Barium titanate (BTO) is a widely used dielectric material in capacitor technologies due to a high bulk dielectric constant between 1500-2000 [1] at room temperature. Although bulk BTO has been extensively studied, it is still not entirely clear how varying BTO nanoparticle size affects the dielectric constant, particularly for non-sintered discrete nanoparticles. The most widely accepted and agreed upon behavior is that smaller BTO particles have lower dielectric constants due to lower tetragonality. However, Wada et al. reported that the BTO dielectric constant reached a high value of ~5000 near a small particle size of ~140 nm. This anomaly was attributed to the soft phonon, which reached a minimum frequency at the particle size of ~140 nm when observed in FIR reflection measurements [2]. The soft phonon explanation for the anomaly observed by Wada et al. implies that the measured value of the dielectric constant will depend on the frequency of the applied electric field when performing impedance measurements. Herein, we present an equivalent circuit model to fit BTO colloidal solution impedance spectra, which accounts for a distribution of capacitance values as a function of applied electric field frequency. This model fits reasonably well to experimental measurements obtained via impedance spectroscopy, which suggests that the soft phonon contribution to the dielectric constant is observed in the impedance spectra for BTO colloidal solutions.

  10. High-overtone self-focusing acoustic transducers for high-frequency ultrasonic Doppler.

    PubMed

    Zhu, Jie; Lee, Chuangyuan; Kim, Eun Sok; Wu, Dawei; Hu, Changhong; Zhou, Qifa; Shung, K Kirk; Wang, Gaofeng; Yu, Hongyu

    2010-05-01

    This work reports the potential use of high-overtone self-focusing acoustic transducers for high-frequency ultrasonic Doppler. By using harmonic frequencies of a thick bulk Lead Zirconate Titanate (PZT) transducer with a novel air-reflector Fresnel lens, we obtained strong ultrasound signals at 60 MHz (3rd harmonic) and 100 MHz (5th harmonic). Both experimental and theoretical analysis has demonstrated that the transducers can be applied to Doppler systems with high frequencies up to 100 MHz.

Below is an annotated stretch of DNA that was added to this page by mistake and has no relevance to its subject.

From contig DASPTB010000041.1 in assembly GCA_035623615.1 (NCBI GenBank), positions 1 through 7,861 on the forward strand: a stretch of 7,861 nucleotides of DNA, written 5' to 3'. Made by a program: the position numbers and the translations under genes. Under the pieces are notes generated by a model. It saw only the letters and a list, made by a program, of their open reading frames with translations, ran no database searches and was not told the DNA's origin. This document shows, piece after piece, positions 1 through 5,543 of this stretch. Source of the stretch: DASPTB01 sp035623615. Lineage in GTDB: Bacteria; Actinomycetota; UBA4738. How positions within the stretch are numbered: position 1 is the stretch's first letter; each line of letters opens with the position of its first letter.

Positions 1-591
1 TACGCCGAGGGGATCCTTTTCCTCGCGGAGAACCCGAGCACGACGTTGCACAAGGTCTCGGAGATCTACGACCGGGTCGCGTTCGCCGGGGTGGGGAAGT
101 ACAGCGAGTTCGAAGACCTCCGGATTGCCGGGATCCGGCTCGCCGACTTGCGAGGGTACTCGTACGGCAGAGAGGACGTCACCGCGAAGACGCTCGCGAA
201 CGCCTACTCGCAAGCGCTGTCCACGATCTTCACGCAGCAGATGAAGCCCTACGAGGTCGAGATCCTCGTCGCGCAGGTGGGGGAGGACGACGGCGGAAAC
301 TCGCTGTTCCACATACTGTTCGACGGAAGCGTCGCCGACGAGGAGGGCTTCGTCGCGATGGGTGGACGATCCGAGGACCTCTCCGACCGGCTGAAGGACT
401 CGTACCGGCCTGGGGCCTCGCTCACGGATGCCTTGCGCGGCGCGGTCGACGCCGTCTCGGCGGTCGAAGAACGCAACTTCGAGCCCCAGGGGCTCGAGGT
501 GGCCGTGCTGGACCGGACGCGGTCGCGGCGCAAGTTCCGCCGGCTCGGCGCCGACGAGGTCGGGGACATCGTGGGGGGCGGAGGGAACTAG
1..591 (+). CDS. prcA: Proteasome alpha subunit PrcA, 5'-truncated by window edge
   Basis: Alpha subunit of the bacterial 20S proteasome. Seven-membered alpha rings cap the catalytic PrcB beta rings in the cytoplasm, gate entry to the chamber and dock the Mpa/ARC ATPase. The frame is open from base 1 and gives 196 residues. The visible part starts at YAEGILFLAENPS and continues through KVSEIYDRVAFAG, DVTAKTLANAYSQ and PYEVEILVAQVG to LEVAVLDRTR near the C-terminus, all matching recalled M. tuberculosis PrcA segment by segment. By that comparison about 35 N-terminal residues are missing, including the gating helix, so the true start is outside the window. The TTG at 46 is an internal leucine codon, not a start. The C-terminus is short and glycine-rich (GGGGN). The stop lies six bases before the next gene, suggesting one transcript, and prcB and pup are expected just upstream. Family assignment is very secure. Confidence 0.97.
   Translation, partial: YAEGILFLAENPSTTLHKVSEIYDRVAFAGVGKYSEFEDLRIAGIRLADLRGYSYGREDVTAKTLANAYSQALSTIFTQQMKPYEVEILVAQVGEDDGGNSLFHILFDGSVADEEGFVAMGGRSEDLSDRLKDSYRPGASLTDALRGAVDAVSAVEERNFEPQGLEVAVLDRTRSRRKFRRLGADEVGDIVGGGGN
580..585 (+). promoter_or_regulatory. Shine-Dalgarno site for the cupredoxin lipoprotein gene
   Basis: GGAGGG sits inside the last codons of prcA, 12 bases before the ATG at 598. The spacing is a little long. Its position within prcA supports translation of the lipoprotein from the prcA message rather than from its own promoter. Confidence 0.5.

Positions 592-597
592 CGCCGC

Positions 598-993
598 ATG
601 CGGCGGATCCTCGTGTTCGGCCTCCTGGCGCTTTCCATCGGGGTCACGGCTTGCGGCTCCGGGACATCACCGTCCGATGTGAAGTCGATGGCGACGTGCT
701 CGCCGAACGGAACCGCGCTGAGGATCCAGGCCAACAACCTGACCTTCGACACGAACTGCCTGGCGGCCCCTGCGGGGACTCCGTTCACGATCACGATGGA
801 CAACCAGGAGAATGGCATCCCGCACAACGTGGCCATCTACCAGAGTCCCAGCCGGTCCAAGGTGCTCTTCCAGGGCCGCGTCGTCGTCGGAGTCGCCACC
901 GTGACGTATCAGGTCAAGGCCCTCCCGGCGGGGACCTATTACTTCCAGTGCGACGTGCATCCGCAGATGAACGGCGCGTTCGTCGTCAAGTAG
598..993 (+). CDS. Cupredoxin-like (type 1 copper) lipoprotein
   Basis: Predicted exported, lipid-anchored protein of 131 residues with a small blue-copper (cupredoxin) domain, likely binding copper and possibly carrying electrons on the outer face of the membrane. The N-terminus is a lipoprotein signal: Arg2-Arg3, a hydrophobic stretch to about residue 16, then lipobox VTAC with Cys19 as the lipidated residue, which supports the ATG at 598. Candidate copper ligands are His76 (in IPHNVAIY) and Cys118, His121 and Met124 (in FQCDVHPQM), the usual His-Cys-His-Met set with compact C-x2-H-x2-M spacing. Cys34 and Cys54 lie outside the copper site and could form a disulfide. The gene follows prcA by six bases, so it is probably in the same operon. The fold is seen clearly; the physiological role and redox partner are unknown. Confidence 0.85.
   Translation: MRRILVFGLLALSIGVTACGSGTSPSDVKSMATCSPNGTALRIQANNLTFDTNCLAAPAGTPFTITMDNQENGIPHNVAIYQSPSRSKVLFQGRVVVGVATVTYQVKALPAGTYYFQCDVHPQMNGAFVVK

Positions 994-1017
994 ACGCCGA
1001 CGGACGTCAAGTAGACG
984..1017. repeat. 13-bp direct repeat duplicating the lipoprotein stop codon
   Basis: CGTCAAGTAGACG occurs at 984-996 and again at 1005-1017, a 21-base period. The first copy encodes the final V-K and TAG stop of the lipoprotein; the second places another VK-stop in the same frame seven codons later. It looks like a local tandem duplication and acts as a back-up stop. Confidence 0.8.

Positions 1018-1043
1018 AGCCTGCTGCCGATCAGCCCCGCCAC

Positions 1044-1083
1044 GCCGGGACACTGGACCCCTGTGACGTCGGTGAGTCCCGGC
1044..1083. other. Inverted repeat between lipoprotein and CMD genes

11. Phonon wave interference and thermal bandgap materials

    NASA Astrophysics Data System (ADS)

    Maldovan, Martin

    2015-07-01

    Wave interference modifies phonon velocities and density of states, and in doing so creates forbidden energy bandgaps for thermal phonons. Materials that exhibit wave interference effects allow the flow of thermal energy to be manipulated by controlling the material's thermal conductivity or using heat mirrors to reflect thermal vibrations. The technological potential of these materials, such as enhanced thermoelectric energy conversion and improved thermal insulation, has fuelled the search for highly efficient phonon wave interference and thermal bandgap materials. In this Progress Article, we discuss recent developments in the understanding and manipulation of heat transport. We show that the rational design and fabrication of nanostructures provides unprecedented opportunities for creating wave-like behaviour of heat, leading to a fundamentally new approach for manipulating the transfer of thermal energy.

  12. Phonon wave interference and thermal bandgap materials.

    PubMed

    Maldovan, Martin

    2015-07-01

    Wave interference modifies phonon velocities and density of states, and in doing so creates forbidden energy bandgaps for thermal phonons. Materials that exhibit wave interference effects allow the flow of thermal energy to be manipulated by controlling the material's thermal conductivity or using heat mirrors to reflect thermal vibrations. The technological potential of these materials, such as enhanced thermoelectric energy conversion and improved thermal insulation, has fuelled the search for highly efficient phonon wave interference and thermal bandgap materials. In this Progress Article, we discuss recent developments in the understanding and manipulation of heat transport. We show that the rational design and fabrication of nanostructures provides unprecedented opportunities for creating wave-like behaviour of heat, leading to a fundamentally new approach for manipulating the transfer of thermal energy.